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AANEM News Express

Science News - Diagnosis and Management of SMA Part 1: Recommendations for Diagnosis, Rehabilitation, Orthopedic, and Nutritional Care

Submitted by Leigh Maria K. Ramos-Platt, MD, News Science Editorial Board   
Additional comments by David B. Rosenfield, MD, News Science Editorial Board
Mercuri E, et al. Diagnosis and management of SMA part 1: Recommendations for diagnosis, rehabilitation, orthopedic, and nutritional care. Neuromuscular Disorders 28 (2018): 103-115.  
In 2004, a committee of experts in the treatment of spinal muscular atrophy (SMA) (the majority associated with 5q11.2-q13.3) created a task force. The result of their collaboration was the 2007 published SMA Standards of Care (SOC) document. The SMA SOC likely resulted in improvement of natural history in all SMA types. With the current research climate and the approval of Nusinersen in December 2016, the SMA community recognized the need for the SMA SOC document to be updated. Nine areas of SMA care were addressed: 
  1. Diagnosis and genetics 
  2. Physical therapy and rehabilitation 
  3. Orthopedic care, growth, and bone health 
  4. Nutrition 
  5. Pulmonary care 
  6. Acute care in the hospital setting 
  7. Other organ involvement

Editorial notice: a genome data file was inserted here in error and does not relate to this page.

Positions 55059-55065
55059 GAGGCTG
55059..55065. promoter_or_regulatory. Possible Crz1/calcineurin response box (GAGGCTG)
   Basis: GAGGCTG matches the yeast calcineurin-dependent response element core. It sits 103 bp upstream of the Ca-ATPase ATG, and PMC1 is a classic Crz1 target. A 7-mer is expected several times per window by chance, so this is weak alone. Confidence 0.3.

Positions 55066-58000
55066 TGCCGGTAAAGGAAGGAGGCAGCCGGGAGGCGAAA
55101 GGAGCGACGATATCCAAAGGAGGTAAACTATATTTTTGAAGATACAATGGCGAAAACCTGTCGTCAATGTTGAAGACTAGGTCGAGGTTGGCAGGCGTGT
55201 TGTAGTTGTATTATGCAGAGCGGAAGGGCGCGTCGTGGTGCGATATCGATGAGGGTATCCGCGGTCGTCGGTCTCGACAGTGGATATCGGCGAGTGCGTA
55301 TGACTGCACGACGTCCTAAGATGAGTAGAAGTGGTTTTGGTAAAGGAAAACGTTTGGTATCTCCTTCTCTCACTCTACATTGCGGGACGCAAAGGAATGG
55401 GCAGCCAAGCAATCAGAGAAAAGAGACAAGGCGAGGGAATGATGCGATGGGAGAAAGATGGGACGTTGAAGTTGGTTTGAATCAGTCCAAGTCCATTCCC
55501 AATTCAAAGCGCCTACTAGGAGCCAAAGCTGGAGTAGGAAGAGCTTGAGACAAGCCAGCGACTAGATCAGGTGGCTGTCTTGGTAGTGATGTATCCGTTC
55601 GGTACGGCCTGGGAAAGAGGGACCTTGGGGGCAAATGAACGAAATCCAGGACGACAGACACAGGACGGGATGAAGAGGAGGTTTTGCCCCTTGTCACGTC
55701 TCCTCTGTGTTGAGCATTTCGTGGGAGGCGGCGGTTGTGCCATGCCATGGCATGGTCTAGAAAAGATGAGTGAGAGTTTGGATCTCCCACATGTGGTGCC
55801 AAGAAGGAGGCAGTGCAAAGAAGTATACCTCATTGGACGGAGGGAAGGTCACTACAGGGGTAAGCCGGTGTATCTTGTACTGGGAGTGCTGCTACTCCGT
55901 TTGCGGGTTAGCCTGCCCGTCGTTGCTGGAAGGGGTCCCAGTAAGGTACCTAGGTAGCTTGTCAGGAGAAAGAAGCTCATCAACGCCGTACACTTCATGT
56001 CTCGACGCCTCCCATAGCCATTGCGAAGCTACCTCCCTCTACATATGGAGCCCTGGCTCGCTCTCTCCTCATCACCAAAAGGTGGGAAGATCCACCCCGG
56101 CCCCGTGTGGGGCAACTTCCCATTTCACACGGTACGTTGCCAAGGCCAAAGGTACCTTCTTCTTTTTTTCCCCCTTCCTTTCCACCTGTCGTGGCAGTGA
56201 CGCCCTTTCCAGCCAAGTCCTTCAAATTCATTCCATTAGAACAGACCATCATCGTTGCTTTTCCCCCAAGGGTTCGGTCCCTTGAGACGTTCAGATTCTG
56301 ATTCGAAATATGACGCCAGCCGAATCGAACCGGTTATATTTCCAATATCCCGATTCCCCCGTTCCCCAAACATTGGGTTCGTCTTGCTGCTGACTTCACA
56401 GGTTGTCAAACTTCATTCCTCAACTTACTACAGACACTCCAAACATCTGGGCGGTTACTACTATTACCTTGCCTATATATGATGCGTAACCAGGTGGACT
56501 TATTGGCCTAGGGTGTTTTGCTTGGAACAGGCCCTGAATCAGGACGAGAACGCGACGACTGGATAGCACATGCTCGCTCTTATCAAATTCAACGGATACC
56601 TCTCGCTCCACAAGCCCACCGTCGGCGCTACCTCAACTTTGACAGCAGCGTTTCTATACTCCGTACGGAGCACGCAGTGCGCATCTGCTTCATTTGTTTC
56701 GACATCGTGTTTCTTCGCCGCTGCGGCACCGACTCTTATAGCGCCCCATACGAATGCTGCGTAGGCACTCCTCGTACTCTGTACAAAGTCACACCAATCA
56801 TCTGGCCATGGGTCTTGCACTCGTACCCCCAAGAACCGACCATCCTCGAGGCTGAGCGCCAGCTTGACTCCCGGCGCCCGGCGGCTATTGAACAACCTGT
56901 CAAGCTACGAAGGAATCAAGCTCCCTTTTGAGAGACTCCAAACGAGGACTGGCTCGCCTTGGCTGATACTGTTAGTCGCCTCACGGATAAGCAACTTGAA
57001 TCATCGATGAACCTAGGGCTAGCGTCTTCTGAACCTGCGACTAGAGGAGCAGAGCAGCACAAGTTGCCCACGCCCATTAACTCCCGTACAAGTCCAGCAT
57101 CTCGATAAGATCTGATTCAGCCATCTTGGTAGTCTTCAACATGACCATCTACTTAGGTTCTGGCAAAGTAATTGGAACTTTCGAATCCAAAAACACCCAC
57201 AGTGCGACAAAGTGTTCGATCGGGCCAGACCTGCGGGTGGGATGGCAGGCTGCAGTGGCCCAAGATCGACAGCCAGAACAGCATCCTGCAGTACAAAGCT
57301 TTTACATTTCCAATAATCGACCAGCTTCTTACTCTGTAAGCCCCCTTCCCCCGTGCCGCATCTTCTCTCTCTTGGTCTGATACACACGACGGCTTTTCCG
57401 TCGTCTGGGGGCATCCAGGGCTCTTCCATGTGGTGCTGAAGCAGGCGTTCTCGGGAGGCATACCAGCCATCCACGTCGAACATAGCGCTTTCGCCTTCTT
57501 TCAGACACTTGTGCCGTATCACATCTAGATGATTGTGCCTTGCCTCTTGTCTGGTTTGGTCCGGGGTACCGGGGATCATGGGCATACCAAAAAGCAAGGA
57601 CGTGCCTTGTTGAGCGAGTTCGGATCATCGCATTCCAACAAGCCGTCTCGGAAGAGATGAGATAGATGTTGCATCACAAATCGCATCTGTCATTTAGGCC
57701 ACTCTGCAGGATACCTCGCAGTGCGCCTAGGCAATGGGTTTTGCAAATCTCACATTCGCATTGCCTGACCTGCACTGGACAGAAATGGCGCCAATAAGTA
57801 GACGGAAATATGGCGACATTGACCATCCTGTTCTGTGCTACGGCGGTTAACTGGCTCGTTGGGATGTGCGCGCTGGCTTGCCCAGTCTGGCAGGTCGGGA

8. Medication 
  9. Ethics and palliative care 
Part 1 of the updated set of guidelines was recently published. This first part addressed the first 4 areas of SMA care. 
This document is quite detailed with references to other key manuscripts in SMA care. Highlights of the updated guidelines include: 
  1. Both SMN1 and SMN2 copy number should be assessed if there is clinical suspicion for SMA 
  2. A multidisciplinary approach was identified as a key element in the management of SMA patients 
  3. Physical assessments including a focused evaluation of the musculoskeletal system should be performed every 6 months 
  4. Regular sessions of physical therapy are needed with specific goals based on the type of SMA and current clinical presentation of the patient 
  5. Prolonged cast immobilization (>4 weeks) for long bone fractures should be avoided 
  6. Nutrition discussions and interventions should include those targeting swallowing dysfunction/dysphagia, weight control, and gastrointestinal dysfunction. These topics as well as growth issues are best evaluated/discussed by a dietician and tailored based on the patient’s SMA type and current clinical presentation.
Dr. Ramos-Platt’s Comments: The updated SMA SOC document is timely given the emerging publications of the results of landmark studies in the field. The full document can be found in the February 2018 issue of Neuromuscular Disorders.
Dr. Rosenfield’s Summary and Comments: Mercuri et al (New Eng. J. Med., 378:625-35; 2018) extended clinical trials of Nusinersen beyond the previously established 2 to 6 months of age in patients: they treated young children with an average age of 3 years. Mercuri et al (Neuromuscular Disorders; 28: 103-115; 2018) review the “Diagnosis and Management of SMA, part 1” with data on how to treat these patients and possible side effects.

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